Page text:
The Bangladesh Nationalist Party (BNP) has a lengthy history of engaging in and abstaining from electoral processes. Throughout the years, the BNP has employed diverse strategies to influence the country's political landscape. One such strategy involves the deliberate choice to boycott elections, which can be viewed as a form of protest against perceived electoral irregularities or as a calculated manoeuvre to secure political advantages. As the 12th National Assembly elections approach in early 2024, there has been substantial deliberation regarding the BNP's potential participation in these elections. Five city corporation elections are scheduled for May/June this year. In response, the BNP has opted not to partake in these elections, as it demands the holding of elections conducted under a caretaker government. Consequently, a pertinent question arises: will the BNP be able to capitalise on any potential gains resulting from their decision to boycott the elections?
Expressing apprehension regarding the integrity and openness of the electoral process, the BNP chose to refrain from participating in the 2014 elections. Their stance is rooted in believing that engaging in flawed elections would inadvertently endorse an unjust system. Consequently, they have resolved to abstain from contesting any form of election under the present government. Although they boycotted the elections in 2014, their attempt to secure the populace's support through participation in the 2018 parliamentary elections proved unsuccessful.
Despite the inherent risks, the BNP is determined to leverage any potential advantages resulting from their decision to boycott the election. The party aims to mitigate the risk of electoral defeat by abstaining from contested elections, which could further undermine its political standing. However, through their election boycott, the party seeks to highlight the pressing need for electoral transparency, fairness and reforms. Unfortunately, over the past 15 years, the BNP has struggled to earn the people's trust, making it challenging to rally public support in their favour.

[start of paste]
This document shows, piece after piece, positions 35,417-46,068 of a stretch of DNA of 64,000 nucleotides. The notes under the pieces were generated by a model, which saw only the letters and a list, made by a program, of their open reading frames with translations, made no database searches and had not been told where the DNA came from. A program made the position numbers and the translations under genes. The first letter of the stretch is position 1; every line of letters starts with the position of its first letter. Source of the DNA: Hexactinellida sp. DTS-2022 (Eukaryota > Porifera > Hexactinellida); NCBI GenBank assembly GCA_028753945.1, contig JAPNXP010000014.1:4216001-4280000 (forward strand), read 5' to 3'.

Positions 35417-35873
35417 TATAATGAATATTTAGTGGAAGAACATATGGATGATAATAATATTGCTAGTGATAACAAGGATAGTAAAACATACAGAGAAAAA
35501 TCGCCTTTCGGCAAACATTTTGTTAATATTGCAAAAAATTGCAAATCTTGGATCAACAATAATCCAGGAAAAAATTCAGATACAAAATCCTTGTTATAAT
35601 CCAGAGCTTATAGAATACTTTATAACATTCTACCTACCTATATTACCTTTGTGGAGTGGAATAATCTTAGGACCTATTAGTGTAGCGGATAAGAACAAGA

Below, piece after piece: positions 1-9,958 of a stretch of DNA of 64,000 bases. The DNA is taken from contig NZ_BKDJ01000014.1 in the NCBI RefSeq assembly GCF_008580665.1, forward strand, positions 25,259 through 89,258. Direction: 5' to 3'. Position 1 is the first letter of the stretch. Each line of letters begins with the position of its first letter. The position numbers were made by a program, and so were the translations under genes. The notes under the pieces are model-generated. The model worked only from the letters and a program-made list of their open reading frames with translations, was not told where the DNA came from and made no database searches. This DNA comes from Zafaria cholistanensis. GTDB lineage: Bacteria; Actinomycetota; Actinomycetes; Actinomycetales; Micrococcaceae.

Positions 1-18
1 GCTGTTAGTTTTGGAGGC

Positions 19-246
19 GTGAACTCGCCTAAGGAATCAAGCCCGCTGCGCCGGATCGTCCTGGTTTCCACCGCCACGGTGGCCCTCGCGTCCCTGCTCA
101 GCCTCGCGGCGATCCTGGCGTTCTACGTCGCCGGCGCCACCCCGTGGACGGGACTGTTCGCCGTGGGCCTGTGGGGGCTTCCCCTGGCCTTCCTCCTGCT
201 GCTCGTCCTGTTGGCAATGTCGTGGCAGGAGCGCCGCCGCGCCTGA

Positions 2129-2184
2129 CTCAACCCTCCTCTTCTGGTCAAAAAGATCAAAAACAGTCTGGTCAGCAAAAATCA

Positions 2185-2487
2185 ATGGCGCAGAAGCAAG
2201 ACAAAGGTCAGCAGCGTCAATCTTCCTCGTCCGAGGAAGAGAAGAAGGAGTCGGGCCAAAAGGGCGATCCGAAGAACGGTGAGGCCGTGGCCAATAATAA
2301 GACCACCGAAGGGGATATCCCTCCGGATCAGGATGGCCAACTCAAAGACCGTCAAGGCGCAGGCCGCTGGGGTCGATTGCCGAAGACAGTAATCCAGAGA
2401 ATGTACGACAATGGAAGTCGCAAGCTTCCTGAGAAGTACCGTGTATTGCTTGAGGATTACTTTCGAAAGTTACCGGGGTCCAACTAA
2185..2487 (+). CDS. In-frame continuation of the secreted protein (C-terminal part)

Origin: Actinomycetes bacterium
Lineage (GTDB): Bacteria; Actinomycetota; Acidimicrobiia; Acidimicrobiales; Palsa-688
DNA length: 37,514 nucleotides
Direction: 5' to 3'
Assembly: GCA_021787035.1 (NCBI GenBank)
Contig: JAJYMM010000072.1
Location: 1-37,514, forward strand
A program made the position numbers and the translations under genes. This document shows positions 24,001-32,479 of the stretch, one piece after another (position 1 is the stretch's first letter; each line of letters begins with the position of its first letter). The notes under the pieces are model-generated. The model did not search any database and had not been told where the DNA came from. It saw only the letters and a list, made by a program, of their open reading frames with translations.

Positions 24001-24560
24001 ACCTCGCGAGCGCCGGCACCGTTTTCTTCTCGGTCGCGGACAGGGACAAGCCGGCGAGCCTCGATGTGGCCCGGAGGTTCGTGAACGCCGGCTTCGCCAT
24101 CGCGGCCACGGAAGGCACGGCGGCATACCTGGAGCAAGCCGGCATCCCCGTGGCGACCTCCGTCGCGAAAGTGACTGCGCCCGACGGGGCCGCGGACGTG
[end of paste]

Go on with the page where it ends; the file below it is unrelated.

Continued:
Adopting an election boycott strategy presents BNP with numerous challenges and limitations. One significant limitation is the absence of direct access to political power for boycotting parties. Consequently, their supporters may lose faith in the party. By boycotting elections, the BNP's representation in the local government system diminishes, depriving its leaders and workers of opportunities to voice their perspectives on policy adoption and implementation in local governance. This lack of direct representation can hinder the party's ability to enact its agenda and diminish its overall influence on policymaking.
Furthermore, there is no assurance from any source that the BNP's concerns regarding the electoral process will be adequately addressed through their election boycott. Consequently, a significant portion of the population believes that boycotting the election to pressure the government will yield no positive outcomes for them. Simultaneously, the party's non-participation in the local government system allows the ruling party to establish a monopoly, potentially bolstering their ability to mobilise the populace in the upcoming parliamentary elections.
Through their decision to boycott the city corporation elections, the BNP aims to gain sympathy from the international community. The effectiveness of this strategy and the extent of pressure that the international community will exert on behalf of the BNP remain important questions. Several factors must be considered when evaluating the response of the international community. Indeed, the international community generally upholds the principles of democracy, including the importance of free and fair elections. The BNP's concerted efforts to seek the international community's sympathy through lobbyists for an extended period may have resonated with some countries, potentially influencing their stance in favour of the BNP.